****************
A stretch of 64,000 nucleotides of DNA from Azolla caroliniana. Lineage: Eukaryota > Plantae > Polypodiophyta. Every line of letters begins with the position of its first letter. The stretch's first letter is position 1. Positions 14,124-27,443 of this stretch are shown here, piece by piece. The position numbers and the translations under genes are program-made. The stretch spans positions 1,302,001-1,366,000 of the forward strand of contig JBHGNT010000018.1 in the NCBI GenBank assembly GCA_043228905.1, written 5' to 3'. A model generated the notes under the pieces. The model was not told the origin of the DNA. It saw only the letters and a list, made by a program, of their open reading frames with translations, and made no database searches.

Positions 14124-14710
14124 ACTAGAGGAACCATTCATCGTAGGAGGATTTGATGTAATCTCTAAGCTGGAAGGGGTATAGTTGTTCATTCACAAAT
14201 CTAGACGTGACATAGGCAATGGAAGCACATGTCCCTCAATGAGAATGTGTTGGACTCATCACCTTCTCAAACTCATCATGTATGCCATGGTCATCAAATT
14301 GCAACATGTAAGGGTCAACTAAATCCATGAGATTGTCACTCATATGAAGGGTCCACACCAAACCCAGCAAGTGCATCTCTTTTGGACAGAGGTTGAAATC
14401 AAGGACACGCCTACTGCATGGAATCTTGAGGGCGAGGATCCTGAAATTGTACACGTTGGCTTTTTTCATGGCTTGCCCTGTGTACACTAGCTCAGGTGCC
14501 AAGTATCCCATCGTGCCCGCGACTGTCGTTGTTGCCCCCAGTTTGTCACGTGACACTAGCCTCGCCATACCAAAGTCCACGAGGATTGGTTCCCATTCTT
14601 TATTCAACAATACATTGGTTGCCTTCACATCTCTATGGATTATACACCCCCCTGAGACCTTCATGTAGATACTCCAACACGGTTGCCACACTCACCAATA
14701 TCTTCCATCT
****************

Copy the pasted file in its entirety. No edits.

A stretch of 64,000 nucleotides of DNA from Azolla caroliniana. Lineage: Eukaryota > Plantae > Polypodiophyta. Every line of letters begins with the position of its first letter. The stretch's first letter is position 1. Positions 14,124-27,443 of this stretch are shown here, piece by piece. The position numbers and the translations under genes are program-made. The stretch spans positions 1,302,001-1,366,000 of the forward strand of contig JBHGNT010000018.1 in the NCBI GenBank assembly GCA_043228905.1, written 5' to 3'. A model generated the notes under the pieces. The model was not told the origin of the DNA. It saw only the letters and a list, made by a program, of their open reading frames with translations, and made no database searches.

Positions 14124-14710
14124 ACTAGAGGAACCATTCATCGTAGGAGGATTTGATGTAATCTCTAAGCTGGAAGGGGTATAGTTGTTCATTCACAAAT
14201 CTAGACGTGACATAGGCAATGGAAGCACATGTCCCTCAATGAGAATGTGTTGGACTCATCACCTTCTCAAACTCATCATGTATGCCATGGTCATCAAATT
14301 GCAACATGTAAGGGTCAACTAAATCCATGAGATTGTCACTCATATGAAGGGTCCACACCAAACCCAGCAAGTGCATCTCTTTTGGACAGAGGTTGAAATC
14401 AAGGACACGCCTACTGCATGGAATCTTGAGGGCGAGGATCCTGAAATTGTACACGTTGGCTTTTTTCATGGCTTGCCCTGTGTACACTAGCTCAGGTGCC
14501 AAGTATCCCATCGTGCCCGCGACTGTCGTTGTTGCCCCCAGTTTGTCACGTGACACTAGCCTCGCCATACCAAAGTCCACGAGGATTGGTTCCCATTCTT
14601 TATTCAACAATACATTGGTTGCCTTCACATCTCTATGGATTATACACCCCCCTGAGACCTTCATGTAGATACTCCAACACGGTTGCCACACTCACCAATA
14701 TCTTCCATCT